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Leaf Miners


by Richard Jones

Whilst out running in Peckham Rye Park earlier this week I noticed that the leaves of the horse chestnut trees are starting to show pale brown blotching all over.


Leaf MinersWhilst out running in Peckham Rye Park earlier this week I noticed that the leaves of the horse chestnut trees are starting to show pale brown blotching all over. These are caused by the caterpillars of a minute moth, Cameraria ohridella - the horse chestnut leaf miner. The tiny caterpillars, only a few millimetres long, chew away the inside of the leaf, feeding between upper and lower surface, and leaving the pale air-filled void. Each leaf can have up to 50 mines in it. The moth, a massive 7 mm from wing-tip to wing-tip is striped orange and white and quite pretty under a lens.

It had been spreading across Europe from its first discovery in Macedonia in the middle of the 20th century and arrived in the UK in Wimbledon in 2002. I first noticed it on the Rye in 2005 when trees on the south side were affected, but not the ones along the north.

The wet spring appeared to delay the mines, I noticed them in May last year but they have caught up with a vengeance. Even so, they do not appear to be as ravaged as those I saw in France last August. The Loire and Normandy countryside was dotted with brown trees amongst the green. These were horse chestnuts so mined as to have very little chlorophyll left in them. There were early fears that conker crops might be compromised by the combined herbivore stress of millions of tiny grubs munching away at the leaves, but we managed a good harvest from the park last September.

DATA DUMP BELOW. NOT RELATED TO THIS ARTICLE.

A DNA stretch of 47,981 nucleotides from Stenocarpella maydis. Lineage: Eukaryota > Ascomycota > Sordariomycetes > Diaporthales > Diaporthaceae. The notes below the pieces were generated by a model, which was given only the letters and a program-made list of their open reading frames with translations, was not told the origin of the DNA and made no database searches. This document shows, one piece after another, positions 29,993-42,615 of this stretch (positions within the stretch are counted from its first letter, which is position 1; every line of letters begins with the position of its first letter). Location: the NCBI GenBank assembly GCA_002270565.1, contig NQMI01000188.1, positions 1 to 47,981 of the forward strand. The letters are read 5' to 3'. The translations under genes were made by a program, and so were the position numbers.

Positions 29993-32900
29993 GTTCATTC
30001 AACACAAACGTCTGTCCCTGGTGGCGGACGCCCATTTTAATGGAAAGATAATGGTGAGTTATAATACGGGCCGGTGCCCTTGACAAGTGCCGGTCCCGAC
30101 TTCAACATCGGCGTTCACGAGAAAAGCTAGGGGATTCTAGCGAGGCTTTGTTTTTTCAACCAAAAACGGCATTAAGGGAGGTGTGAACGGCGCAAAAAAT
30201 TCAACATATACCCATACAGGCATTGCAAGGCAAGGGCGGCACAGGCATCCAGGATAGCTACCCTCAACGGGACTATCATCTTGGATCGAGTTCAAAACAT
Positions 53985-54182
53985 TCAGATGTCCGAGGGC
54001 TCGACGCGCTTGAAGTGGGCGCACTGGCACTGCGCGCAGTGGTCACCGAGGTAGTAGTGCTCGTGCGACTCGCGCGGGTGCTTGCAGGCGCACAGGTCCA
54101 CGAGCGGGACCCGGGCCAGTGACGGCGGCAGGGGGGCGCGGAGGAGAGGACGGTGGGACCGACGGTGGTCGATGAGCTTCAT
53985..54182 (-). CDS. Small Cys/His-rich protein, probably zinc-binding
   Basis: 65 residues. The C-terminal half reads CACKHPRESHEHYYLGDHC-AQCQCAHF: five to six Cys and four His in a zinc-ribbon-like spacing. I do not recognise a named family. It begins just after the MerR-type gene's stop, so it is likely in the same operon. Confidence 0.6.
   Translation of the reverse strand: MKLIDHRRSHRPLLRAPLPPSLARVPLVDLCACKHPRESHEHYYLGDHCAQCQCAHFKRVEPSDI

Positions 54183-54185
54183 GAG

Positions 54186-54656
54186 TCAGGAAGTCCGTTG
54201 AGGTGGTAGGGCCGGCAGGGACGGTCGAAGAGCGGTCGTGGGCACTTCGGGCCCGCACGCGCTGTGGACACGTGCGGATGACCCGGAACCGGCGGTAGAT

I also noticed the litter strewn around the park. Now, this isn't local yobs leaving their beer cans and fish and chip wrappers dumped on the ground, it's the leftovers of family picnickers. And it's not picnickers being lazy, because they have done their best to gather it all up and put their rubbish in the bins. Unfortunately, a local wildlife form has taken to undoing any dutiful garbage collecting. Foxes always used to get the blame for ripping open black plastic bags left out on bin day, but the critters making a mess all over Peckham Rye are grey squirrels which delight in sitting inside the bin chucking the contents out onto the ground as they scavenge for crisp wrappers and rotting egg and cress sandwiches.

Last Friday I was presented with a beautiful black, white and yellow moth found dead on the pavement outside Ivydale Primary School in Nunhead. It was a Jersey tiger moth, Euplagia quadripunctaria. It is common in the Channel Islands (hence its English name), and is now established in some places along the South Devon coast, but a couple of years ago it turned up in Lewisham, just one and a half kilometres away, and is now breeding in the area. The specimen is now in the proud ownership of Moon Class at the school.



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Gardeners' World Web User 28/11/2011 at 18:29

Hi I'm Living In Cologne Germany, I Do A little bit Of Guerrilla Gardening In My Vicinity. I Have 4 Horse Chestnut Trees On My Balcony Largest Being 2 Metres Tall Along with Several Oak Trees all Grown from Seed, There My Pride & Joy The Plan was To Plant Them In My Local Park, But They Seem to Be suffering From a Plague of Leaf Miner. Anyone Got Any tips on How To Control Them The chestnut Trees In The local Park Are Also under Siege but I'm more concerned About My Babies. Would really appreciate Any Advice. Slainte. Redbeard